We further suppose that the user is also interested in the individual that was found during the occurrence event. So by clicking on its identifier (Polycirrus_aurantiacus_1981_15) the user is being directed to the entities browsing page (Fig. 14).

Figure 14.

Polycirrus_aurantiacus_1981_15 browsing page

More data related to the individual is returned, such as other events that it participated. But the user is interested in a transformation event that the individual had participated. By clicking it the user is directed to a page about this event (Fig. 15).

Figure 15.

Transformation of Polycirrus_aurantiacus_1981_15 event

The user notices that the individual was transformed into a specimen by using a preservation in ethanol method and the new name is mCT-00038.

By clicking on the specimen’s id the user finds out that it was scanned by a Skyscann MicroCT tomograph by Sarah Faulwetter in 2012 and a dataset was produced. The user can retrieve information about this dataset and download it (Fig. 16).

Figure 16.

Micro-CT scanning's information and kept metadata.

Summarizing, the user initially desired to find datasets that contain information about occurrence events of species in the Mediterranean Sea. He was able to easily discover the requested information but also by browsing the semantic network the user was able to find microCT scannings about the species of interest that come from a different institution, dataset and time, that the user was probably not aware of. This was just a simple example of information integration, navigation to the semantic graph, unique identifier assignment and efficient discovery of dataset that we achieve in LifeWatch Greece data services.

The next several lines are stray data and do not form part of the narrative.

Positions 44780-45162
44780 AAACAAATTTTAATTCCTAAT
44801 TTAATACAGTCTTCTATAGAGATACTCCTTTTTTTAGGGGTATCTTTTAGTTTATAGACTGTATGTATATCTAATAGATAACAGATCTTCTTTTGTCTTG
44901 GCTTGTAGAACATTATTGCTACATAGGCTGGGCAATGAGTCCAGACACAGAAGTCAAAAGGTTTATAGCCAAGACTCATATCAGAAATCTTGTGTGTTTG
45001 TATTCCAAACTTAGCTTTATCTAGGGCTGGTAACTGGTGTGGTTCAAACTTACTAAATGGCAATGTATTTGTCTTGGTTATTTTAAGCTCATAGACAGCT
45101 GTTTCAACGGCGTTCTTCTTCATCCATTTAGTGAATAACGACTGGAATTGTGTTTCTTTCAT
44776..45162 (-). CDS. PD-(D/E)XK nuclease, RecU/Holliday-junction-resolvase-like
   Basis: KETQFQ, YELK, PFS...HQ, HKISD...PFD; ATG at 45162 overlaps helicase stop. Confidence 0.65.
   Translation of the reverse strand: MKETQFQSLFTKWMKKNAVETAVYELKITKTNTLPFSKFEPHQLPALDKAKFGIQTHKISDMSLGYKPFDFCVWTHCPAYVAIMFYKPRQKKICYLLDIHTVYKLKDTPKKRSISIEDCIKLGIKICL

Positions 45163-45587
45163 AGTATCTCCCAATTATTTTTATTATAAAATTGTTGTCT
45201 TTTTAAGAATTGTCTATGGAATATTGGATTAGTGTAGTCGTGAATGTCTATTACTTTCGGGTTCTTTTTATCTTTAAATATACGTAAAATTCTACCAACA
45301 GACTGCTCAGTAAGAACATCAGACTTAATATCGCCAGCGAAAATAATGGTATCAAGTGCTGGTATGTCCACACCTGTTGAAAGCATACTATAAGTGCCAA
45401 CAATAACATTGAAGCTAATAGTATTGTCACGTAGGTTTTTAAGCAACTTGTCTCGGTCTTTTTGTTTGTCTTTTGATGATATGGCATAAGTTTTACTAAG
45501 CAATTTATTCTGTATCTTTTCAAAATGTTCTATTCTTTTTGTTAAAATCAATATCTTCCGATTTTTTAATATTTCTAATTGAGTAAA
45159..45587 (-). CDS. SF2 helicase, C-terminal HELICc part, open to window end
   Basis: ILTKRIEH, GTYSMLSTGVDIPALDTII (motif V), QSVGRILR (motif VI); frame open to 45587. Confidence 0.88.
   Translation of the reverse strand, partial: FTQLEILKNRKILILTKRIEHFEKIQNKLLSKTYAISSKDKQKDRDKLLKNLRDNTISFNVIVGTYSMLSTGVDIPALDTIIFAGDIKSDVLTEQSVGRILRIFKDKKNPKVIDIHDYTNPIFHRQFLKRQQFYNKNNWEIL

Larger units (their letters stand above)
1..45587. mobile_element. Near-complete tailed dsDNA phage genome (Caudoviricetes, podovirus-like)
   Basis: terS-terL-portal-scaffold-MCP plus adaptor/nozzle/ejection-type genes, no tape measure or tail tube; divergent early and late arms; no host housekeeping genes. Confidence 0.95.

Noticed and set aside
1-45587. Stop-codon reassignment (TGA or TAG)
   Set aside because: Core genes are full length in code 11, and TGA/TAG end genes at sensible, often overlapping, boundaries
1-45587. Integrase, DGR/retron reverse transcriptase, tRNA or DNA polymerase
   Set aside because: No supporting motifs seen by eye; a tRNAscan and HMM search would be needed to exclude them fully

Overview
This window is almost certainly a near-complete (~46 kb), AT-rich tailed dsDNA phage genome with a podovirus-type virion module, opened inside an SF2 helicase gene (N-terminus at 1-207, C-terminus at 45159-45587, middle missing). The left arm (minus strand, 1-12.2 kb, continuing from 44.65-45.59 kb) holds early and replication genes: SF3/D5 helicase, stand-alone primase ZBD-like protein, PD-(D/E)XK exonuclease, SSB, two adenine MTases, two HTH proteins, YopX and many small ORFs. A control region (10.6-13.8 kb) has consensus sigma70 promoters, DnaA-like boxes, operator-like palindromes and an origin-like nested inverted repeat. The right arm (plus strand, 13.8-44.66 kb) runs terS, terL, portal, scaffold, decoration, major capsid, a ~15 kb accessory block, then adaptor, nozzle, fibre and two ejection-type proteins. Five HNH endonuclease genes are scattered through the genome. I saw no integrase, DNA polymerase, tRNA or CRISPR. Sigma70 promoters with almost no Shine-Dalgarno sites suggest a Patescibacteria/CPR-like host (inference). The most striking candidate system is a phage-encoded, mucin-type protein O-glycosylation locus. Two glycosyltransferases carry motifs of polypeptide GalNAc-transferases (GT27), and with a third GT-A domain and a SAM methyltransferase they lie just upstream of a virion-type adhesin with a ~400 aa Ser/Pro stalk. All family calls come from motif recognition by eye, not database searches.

Technologies

The Data Services API has been developed in JAVA. The Web Services follow the SOAP and REST protocols while the Web Application is mainly developed using JAVA Servlets, JSP, JQuery and Bootstrap, deployed on a Glassfish Server.

RDF [Erling and Mikhailov 2009] has been chosen for the data representation and the semantic models have been implemented in RDFS and OWL. SPARQL is the main querying language, but also MySQL has been used for the needs of the web application.

OpenLink Virtuoso which is a general purpose RDF triple store with extensive SPARQL and RDF support [8], has been used for the storage needs of the Metadata Repository and the Directory. iRODS [Rajasekar et al. 2010], which is a federated file system, has been chosen for the Content Storage requirements, and iDrop is the administrative user interface that has been used on top of it.

The Fundamental Query User Interface was a results of the tight cooperation of FORTH and Metaphacts and has been implemented mainly in JAVA and ReactJS.

The implementation of the Morphological Annotation REST API uses the anno4j library for accessing the annotations. The implemented annotation services exploit the Blazegraph triple-store.

Finally, Biovel’s Data Refinement Workflow has been used for the Data-Refinement of the datasets.

References